It is doubtful that hyperventilation is a cause of chronic dizziness.[6]

Cultural aspects of dizziness

A feeling of dizziness may be feared, discounted or even welcomed depending on the identity and cultural background of the person experiencing it. In the 19th Century, western girls and women who easily became "faint" were often admired as showing refinement and gentility. On the other hand, admission of feeling faint or dizzy has long been denigrated as showing weakness and can be particularly alarming to athletes and soldiers. Because of the underlying values ascribed to a person experiencing the sensation of dizziness in different cultures, a person may be more or less likely to admit to feeling this sensation.

Chronic non-specific dizziness

For patients experiencing chronic dizziness, without vertigo or evidence of balance problems, the condition is often outside of the ability of the health sciences to remedy in routine care. Dizziness without any component of vertigo is technically called "nonspecific dizziness". The medical view of nonspecific dizziness as a condition tends to be skeptical. For example the definition of dizziness in the Steadman's Medical Dictionary is as follows: Imprecise term commonly used by patients in an attempt to describe various symptoms such as faintness, vertigo, disequilibrium, or unsteadiness. Etymology: A. S. [dyzig,] foolish.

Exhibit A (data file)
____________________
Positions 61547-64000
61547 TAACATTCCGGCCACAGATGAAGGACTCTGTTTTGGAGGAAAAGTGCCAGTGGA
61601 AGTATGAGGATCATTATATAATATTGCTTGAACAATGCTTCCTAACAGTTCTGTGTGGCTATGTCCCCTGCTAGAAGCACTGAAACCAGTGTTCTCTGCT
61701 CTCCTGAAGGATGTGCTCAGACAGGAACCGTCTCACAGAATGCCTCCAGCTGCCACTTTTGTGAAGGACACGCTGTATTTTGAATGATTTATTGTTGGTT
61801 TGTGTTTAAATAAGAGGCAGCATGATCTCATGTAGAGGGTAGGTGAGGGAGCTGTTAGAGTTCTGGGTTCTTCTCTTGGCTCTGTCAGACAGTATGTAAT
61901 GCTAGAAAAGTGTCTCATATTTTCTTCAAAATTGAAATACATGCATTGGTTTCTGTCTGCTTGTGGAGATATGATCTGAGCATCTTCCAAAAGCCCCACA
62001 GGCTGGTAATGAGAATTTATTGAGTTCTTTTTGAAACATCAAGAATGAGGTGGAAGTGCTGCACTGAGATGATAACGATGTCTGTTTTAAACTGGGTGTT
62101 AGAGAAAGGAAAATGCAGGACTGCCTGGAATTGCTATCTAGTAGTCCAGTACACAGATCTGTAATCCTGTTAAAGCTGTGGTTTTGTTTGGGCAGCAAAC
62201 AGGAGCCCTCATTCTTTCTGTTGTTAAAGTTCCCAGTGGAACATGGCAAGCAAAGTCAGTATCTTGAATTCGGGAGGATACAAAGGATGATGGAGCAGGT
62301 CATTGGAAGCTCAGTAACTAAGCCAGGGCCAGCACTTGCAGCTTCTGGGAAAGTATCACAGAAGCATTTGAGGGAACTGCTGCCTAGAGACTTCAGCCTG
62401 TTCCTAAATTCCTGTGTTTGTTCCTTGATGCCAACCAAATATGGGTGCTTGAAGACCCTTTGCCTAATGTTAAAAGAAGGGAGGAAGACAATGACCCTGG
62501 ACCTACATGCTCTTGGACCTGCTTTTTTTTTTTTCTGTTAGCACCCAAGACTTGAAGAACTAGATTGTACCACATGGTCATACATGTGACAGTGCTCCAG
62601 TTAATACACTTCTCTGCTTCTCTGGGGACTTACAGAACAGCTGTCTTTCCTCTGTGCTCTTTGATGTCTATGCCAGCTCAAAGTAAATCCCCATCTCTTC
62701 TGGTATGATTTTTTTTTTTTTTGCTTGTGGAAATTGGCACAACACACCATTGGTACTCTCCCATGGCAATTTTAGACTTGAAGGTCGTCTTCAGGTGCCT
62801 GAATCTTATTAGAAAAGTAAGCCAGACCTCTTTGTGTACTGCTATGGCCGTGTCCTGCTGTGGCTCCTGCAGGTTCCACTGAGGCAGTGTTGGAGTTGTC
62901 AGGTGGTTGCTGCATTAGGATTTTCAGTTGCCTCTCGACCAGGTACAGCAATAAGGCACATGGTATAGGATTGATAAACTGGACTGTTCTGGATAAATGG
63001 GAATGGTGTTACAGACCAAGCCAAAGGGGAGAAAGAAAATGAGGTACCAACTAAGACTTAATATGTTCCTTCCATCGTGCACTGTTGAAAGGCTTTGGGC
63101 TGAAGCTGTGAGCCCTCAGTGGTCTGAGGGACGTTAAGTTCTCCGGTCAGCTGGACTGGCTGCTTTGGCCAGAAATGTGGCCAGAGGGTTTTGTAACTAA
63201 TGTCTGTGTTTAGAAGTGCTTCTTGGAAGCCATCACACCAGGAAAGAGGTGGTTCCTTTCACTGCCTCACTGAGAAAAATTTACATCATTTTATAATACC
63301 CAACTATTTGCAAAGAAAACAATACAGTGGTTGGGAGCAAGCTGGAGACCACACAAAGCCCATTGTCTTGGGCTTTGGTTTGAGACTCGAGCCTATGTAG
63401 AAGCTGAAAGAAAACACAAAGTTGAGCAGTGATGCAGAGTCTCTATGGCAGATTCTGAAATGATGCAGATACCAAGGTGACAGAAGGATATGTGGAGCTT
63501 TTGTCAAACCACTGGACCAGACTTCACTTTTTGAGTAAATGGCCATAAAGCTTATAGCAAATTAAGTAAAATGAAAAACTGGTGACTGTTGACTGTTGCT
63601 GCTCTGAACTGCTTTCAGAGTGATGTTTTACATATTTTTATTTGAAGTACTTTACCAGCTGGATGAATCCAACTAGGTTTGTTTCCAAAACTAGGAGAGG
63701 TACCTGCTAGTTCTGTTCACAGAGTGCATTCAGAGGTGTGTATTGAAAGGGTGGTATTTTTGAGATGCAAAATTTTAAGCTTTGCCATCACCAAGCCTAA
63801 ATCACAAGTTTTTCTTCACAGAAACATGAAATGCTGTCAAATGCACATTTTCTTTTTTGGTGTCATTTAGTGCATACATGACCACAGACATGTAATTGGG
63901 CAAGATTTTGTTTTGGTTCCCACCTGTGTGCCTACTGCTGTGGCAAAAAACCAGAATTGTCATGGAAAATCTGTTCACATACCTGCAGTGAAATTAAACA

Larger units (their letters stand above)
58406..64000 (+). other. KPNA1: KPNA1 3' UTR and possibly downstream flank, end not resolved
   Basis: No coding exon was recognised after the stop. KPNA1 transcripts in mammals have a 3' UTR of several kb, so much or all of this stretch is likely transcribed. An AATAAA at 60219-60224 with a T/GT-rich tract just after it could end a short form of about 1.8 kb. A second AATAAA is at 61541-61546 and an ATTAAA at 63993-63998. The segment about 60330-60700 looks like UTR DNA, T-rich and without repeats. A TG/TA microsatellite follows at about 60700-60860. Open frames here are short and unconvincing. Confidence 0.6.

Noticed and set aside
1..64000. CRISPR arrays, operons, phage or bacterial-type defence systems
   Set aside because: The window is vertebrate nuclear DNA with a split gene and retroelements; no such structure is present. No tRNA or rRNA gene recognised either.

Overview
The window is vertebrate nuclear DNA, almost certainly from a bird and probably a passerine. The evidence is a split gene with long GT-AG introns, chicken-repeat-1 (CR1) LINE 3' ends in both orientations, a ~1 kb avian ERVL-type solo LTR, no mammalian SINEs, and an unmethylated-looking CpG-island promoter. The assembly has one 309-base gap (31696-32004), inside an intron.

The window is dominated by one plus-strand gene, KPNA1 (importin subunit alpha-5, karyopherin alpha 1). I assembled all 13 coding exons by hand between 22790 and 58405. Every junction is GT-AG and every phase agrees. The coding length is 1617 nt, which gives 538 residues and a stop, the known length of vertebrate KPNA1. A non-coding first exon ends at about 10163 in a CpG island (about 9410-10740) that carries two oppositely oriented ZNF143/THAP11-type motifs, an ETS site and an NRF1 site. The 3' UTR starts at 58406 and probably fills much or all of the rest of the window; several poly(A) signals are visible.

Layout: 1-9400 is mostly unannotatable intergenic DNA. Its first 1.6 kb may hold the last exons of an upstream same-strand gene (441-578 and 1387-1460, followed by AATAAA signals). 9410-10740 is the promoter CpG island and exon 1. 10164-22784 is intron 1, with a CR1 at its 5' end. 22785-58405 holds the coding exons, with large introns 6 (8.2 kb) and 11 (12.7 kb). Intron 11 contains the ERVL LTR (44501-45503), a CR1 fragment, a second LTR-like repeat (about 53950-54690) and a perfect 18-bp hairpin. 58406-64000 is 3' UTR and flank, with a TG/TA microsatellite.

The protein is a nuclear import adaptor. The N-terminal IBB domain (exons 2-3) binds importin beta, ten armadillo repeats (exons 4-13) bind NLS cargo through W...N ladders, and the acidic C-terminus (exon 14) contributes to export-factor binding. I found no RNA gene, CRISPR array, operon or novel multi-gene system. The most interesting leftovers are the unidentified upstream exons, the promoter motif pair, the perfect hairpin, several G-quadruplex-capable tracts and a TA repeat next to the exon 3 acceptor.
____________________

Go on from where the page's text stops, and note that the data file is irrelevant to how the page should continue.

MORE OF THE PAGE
Causes of dizziness that persists for more than two weeks after initially seeking health care are:[7]

  • vestibular disorders (29%)
    • benign positional vertigo (BPV) (16%)
  • psychiatric disorders (6%)
  • presyncope (3%)
  • dysequilibrium (1%)
  • hyperventilation (<1%)

Only 52% of the patients in this study had a single cause.[7]

Medical evaluation of the dizzy patient

There are several important findings in the description of dizziness in addition to the quality of the dizziness. Over-reliance on the quality of the dizziness may lead diagnostic errors.[8]

Prognosis